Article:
Later,I found out that the father had refused to allow the child to be admitted and he had been sent home on oral TB meds. I think that he was so overwhelmed with the care of these two that he just wanted to be finished with them. He did not want to bother with having one in the hospital and having to stay there with him. In hospitals here, you can’t leave a child without having someone stay with them constantly. There must be someone there to give there meds, feed them, and bathe them. When I went to the home and spoke to the father, he told me that the doctor said he would be fine. I told him that I did not agree and asked him if he would like for us to take them and find a home for them in another community. He said yes that would be fine, that he could no longer take care of them. So I told him to give me a few days to find a place and I would let him know.
So here we are a week later and both of them are sicker than ever. I had still not been able to find a place for them, but I knew I had to do something quick, or they were both going to die. I called the Ntombie at that CarePoint and told her to go and pack their clothes and meds, ask the father if he still wanted us to take them and have them at the CarePoint to be picked up. We took them to the government hospital in
Banele was admitted to the hospital with severe malnutrition, anemia, and TB. PePe was placed on medications, but not admitted. They were both very afraid of being left alone, and did not want me to leave them. PePe did not want to be in the hospital because she remembers when she was in before for so long when she had TB. So, they were both crying, and I had to call for help to the 'Cup office to send reinforcements. We had to hire ladies to stay with Banele day and night in the hospital. I went daily to check on him and bring him food or whatever he needed. The hospital doesn’t provide enough nutritious food for someone this malnourished. He was always hungry and wanting something to eat, which was a very good thing, but it kept me running for food for him. I was just so happy to see him eat!
PePe stayed with Sandra. She was also very sick. She would cough so much and had so much phlegm that she would vomit. Her breathing was very labored. I knew I needed to get her to Baylor clinic on Monday and the only way to do that was to get a transfer letter from the government hospital VCT doctor. So I called him and asked if I could get that from him on Monday morning so that I could get her care transferred to Baylor which is closer to us and where we take the kids that are positive from our care points.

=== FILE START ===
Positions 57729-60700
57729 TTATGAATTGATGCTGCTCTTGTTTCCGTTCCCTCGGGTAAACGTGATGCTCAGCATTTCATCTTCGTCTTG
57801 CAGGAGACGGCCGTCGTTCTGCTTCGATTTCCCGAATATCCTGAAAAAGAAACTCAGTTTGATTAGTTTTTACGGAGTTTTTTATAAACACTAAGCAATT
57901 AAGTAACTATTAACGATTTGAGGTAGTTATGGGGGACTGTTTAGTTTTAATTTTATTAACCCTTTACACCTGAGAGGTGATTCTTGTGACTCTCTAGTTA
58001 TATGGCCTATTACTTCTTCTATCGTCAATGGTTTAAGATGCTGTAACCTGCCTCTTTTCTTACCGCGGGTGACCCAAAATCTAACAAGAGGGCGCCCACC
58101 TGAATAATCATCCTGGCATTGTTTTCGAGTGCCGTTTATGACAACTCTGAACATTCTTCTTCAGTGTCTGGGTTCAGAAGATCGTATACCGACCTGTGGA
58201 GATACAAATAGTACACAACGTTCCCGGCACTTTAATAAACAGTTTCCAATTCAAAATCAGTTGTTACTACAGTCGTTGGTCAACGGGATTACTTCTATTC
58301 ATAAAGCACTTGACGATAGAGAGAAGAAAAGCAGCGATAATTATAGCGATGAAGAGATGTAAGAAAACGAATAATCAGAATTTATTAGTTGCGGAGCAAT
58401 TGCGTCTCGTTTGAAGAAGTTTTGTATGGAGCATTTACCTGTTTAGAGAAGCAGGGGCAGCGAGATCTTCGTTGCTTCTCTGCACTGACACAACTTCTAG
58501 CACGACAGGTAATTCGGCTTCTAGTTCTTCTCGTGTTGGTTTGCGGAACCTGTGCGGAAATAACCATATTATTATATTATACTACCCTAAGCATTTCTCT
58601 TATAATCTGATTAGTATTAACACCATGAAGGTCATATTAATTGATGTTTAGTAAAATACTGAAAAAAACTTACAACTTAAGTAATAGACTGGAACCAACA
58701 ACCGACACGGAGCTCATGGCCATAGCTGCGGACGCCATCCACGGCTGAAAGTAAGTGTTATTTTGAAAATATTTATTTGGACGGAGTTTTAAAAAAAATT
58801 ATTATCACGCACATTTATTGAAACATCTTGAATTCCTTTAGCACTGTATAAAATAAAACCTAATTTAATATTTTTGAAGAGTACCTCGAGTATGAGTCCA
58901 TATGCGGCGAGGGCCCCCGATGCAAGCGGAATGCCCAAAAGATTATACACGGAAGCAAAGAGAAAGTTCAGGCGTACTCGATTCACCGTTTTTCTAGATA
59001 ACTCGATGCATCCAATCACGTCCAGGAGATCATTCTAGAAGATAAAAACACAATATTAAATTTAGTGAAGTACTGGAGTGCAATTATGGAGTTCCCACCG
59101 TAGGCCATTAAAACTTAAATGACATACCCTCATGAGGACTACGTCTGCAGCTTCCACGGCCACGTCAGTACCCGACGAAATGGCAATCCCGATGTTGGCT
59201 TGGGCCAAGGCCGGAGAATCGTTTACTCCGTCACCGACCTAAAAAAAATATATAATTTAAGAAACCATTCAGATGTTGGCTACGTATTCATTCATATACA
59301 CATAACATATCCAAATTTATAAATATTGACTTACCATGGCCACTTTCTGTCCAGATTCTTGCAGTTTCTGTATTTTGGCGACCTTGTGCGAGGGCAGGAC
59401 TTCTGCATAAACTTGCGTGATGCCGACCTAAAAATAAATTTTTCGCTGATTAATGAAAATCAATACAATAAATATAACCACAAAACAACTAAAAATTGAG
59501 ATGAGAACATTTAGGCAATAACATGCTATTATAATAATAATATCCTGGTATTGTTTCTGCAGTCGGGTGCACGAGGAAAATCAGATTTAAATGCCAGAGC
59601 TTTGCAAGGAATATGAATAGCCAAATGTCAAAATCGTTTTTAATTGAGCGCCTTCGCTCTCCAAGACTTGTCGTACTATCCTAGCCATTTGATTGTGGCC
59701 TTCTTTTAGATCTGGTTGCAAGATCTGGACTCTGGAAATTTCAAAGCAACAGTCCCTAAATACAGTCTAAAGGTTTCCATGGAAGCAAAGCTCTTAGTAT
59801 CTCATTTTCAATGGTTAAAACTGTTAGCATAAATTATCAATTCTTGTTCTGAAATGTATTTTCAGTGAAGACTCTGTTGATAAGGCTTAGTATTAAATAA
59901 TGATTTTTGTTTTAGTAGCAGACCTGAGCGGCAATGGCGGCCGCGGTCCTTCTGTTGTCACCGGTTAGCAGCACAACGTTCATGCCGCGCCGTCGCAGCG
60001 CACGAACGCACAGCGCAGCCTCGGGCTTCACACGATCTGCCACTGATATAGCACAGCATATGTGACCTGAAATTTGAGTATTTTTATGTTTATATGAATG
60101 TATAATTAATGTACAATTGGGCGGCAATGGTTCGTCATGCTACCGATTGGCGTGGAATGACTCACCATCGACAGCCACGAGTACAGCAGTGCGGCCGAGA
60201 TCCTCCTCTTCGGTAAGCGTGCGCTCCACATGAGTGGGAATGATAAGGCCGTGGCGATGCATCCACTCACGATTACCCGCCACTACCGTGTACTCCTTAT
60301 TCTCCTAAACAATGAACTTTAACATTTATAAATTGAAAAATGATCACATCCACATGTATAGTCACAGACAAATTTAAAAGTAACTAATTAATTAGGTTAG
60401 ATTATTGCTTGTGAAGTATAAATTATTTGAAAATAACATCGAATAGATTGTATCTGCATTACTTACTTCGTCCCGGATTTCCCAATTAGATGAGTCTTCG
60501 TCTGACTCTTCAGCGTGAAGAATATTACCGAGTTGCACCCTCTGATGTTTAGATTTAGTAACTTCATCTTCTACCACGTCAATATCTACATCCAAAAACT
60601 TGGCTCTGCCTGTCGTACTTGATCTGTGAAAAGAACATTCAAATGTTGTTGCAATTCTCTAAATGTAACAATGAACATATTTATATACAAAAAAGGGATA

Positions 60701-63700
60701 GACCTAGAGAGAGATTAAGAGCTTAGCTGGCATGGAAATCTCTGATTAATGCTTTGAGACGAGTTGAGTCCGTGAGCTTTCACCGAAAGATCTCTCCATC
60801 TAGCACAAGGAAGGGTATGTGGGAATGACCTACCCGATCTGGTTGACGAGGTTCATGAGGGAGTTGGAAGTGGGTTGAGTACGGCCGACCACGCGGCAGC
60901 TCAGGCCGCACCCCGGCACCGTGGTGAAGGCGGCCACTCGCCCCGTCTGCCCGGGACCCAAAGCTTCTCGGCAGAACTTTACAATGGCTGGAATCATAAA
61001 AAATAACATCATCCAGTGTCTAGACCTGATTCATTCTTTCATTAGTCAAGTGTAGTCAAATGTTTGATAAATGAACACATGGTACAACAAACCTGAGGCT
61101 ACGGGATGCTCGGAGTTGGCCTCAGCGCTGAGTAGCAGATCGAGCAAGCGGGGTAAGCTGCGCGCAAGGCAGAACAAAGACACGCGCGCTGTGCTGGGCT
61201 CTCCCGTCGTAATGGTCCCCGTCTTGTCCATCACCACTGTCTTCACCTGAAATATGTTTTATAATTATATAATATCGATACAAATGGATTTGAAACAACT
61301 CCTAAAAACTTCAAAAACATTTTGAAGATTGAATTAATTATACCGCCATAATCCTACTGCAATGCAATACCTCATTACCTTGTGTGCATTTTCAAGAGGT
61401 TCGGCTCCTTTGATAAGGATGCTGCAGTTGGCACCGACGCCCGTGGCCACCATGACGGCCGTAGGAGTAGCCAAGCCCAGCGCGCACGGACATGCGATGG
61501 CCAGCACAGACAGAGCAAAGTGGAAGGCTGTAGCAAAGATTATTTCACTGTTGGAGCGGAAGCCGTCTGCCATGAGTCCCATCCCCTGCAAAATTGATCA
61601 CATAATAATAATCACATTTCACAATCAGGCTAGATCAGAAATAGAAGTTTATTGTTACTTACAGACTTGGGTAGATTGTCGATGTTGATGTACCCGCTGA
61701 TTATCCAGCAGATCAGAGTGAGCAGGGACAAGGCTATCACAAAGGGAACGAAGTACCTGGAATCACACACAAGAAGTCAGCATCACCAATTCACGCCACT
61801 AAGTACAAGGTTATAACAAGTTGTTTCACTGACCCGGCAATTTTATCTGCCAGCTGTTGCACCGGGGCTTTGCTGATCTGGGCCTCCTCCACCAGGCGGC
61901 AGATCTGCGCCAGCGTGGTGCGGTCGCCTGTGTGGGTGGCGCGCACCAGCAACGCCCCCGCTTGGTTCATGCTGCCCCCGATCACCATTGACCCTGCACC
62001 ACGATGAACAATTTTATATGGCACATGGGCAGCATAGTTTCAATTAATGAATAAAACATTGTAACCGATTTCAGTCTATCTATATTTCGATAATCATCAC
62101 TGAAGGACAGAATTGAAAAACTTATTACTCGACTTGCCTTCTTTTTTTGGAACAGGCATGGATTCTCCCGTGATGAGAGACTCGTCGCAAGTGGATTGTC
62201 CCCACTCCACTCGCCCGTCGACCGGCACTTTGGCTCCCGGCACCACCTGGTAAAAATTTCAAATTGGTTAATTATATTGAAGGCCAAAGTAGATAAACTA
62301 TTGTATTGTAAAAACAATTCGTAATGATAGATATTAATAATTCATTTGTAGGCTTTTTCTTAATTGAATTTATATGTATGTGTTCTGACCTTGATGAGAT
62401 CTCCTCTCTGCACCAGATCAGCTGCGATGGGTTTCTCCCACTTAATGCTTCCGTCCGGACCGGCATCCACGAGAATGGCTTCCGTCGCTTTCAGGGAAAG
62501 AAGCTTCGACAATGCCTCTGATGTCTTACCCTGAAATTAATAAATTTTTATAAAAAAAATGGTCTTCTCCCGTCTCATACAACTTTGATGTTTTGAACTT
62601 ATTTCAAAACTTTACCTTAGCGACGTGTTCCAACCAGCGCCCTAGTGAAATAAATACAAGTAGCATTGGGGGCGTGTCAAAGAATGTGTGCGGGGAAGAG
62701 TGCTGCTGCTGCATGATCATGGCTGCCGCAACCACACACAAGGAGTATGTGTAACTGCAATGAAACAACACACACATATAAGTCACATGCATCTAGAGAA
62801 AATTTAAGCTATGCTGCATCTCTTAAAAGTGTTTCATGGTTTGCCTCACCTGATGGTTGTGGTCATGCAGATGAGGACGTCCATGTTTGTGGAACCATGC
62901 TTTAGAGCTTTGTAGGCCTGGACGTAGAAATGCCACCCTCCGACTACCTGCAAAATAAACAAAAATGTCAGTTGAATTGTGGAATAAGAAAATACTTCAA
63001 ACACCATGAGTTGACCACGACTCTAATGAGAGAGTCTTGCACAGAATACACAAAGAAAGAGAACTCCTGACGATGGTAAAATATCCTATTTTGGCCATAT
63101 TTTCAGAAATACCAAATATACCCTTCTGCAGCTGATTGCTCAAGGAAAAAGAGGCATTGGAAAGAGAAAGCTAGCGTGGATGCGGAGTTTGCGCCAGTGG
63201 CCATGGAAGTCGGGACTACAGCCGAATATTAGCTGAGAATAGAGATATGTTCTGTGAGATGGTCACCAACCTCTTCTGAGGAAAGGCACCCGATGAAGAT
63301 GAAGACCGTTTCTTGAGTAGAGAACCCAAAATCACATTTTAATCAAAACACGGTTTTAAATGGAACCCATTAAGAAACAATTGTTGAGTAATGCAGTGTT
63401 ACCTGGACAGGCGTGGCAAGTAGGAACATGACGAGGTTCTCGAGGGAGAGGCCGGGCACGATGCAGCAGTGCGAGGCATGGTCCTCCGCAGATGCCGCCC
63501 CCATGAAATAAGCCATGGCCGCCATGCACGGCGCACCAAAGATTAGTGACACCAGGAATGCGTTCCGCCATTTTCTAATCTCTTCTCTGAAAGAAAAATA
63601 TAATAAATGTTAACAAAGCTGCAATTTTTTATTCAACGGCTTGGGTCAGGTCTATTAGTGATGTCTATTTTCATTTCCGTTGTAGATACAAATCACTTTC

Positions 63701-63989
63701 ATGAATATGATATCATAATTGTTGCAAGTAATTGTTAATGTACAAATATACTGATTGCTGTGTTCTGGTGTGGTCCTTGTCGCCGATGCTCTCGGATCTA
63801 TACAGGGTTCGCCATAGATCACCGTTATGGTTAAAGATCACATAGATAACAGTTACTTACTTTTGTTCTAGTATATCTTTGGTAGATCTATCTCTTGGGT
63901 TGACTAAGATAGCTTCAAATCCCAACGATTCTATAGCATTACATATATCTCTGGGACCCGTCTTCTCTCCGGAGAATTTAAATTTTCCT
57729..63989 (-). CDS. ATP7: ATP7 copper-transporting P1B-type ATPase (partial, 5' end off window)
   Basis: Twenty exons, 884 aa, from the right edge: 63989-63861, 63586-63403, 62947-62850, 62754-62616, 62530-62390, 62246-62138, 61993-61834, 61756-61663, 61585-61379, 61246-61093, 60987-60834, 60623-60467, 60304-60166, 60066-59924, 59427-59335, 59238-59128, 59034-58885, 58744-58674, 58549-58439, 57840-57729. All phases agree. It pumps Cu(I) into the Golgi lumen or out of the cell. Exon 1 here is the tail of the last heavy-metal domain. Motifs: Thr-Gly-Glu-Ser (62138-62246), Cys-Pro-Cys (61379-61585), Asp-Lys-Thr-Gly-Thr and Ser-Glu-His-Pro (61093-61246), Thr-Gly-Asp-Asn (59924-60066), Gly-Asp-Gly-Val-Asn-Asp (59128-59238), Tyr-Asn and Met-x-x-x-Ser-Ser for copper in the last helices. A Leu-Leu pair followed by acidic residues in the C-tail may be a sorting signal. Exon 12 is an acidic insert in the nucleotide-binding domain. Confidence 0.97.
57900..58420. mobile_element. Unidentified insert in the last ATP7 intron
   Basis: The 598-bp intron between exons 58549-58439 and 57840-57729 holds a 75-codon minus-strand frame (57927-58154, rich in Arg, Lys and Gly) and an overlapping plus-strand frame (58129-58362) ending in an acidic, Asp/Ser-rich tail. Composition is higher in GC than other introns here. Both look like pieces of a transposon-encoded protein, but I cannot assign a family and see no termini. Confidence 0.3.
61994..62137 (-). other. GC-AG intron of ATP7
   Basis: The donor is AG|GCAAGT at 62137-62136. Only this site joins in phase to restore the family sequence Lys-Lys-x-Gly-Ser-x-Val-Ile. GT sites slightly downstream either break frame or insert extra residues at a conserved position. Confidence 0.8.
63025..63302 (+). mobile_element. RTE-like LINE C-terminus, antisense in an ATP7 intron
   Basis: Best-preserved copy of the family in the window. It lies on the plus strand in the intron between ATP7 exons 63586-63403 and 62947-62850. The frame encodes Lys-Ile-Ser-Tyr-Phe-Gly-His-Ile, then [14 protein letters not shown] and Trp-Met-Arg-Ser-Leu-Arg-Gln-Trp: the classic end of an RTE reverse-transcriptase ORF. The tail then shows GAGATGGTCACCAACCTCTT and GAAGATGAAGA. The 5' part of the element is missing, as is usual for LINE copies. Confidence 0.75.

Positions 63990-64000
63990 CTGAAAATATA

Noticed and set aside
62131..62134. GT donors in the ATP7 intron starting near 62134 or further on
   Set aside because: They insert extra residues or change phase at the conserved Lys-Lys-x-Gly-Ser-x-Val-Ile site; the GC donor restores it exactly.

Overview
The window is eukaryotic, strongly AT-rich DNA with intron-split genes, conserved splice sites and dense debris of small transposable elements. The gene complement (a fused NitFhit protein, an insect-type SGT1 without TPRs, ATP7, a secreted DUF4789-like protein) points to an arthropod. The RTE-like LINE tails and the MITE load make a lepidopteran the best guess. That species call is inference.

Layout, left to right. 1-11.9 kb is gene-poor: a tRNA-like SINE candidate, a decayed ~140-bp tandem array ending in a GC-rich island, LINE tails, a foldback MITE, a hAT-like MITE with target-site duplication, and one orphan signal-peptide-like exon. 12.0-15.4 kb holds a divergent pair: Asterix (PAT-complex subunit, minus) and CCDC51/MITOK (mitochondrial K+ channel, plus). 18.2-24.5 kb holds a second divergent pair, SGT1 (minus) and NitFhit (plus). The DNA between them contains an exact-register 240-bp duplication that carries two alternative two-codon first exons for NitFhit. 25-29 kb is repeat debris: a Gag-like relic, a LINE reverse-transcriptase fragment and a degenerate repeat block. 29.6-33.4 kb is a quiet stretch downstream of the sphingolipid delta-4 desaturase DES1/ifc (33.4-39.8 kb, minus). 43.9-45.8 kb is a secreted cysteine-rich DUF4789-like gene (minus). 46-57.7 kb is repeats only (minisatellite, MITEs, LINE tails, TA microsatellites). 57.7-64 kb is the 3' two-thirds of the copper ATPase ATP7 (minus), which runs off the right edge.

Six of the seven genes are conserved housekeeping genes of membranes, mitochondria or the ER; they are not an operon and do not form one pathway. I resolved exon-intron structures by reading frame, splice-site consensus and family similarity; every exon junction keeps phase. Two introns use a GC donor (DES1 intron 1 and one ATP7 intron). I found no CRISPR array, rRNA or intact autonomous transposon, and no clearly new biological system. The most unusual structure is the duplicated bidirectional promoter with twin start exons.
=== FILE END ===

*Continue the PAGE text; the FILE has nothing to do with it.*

Sandra and I tried everything to get PePe to eat. She would only eat peeled grapes and a few bites of rice. Then she would start coughing and throw up. We were having trouble keeping her ARV’s (meds for HIV) down as well. PePe is very quite, and understood very little English, or so we thought. She started coming out with little phrases in English like. “go to toilet”, “go to office”, and “let’s go”. Sandra and I were tag team mom’s for her. I would watch her so Sandra could work, and Sandra would watch her so I could work. When she was with Sandra, she would cry for me, and when she was with me, she would cry for Sandra. If we wanted to get her to understand something, we would call the 'Cup office and have GuGu. Fikile, or Zinty talk to her. It was quite the emotional roller coaster for all of us.
On Monday we took her to see the doctor at Baylor clinic. They started her on antibiotic injections to treat her pneumonia. We were afraid that she had TB again, but the sputum tests were negative, which means that at least she was not very contagious if she did have TB. She began to improve slowly with the daily antibiotic injections, which were extremely traumatic for her. She finally started to have an appetite again, and she was raiding the refrigerator looking for food, which made us very happy! She liked coming to Auntie Teresa’s to play with Joelle and the Barbie dolls. She was getting attached to all of us and we were getting attached to her. I knew I had to find a home for them, and Sandra and I had to get back to work. We had been praying the whole time for the Lord to give us the right place for them. I had tried to find someone in one of our CarePoints that could take them, but it just wasn’t working.
Finally, I called a friend of mine who has an orphanage on a farm, she couldn’t take them, but gave me the name and number of a place to call that is very near my house. I didn’t even know that this was a home, but she spoke highly of them, so I called. Praise the Lord, they said they could take them, so we went to visit, and were very impressed. I had a peace that this was the place. God is in control, and He doesn’t lead us out on a ledge and leave us! Sandra and I took PePe over on a Monday morning, after explaining to her through interpreters what was going to happen. When she realized that we were leaving, she starting crying. It was extremely difficult for both Sandra and I to walk away and leave her crying, but we knew it was in her best interest to be raised in a Swazi home. I cried most of that day, but I knew that she was in God’s hands. After a couple of days we were able to go visit her and we saw that she is very happy and well cared for.
After two weeks in the hospital, Banele was able to go to the home as well. Every time I pass the home when I leave my house I think of them and pray for them. God is good and He cares for these little ones. Please keep them in your prayers. They are both doing so much better, but not completely well yet. Please pray that the father will let us keep them in this home where they are safe, happy, loved, and well cared for.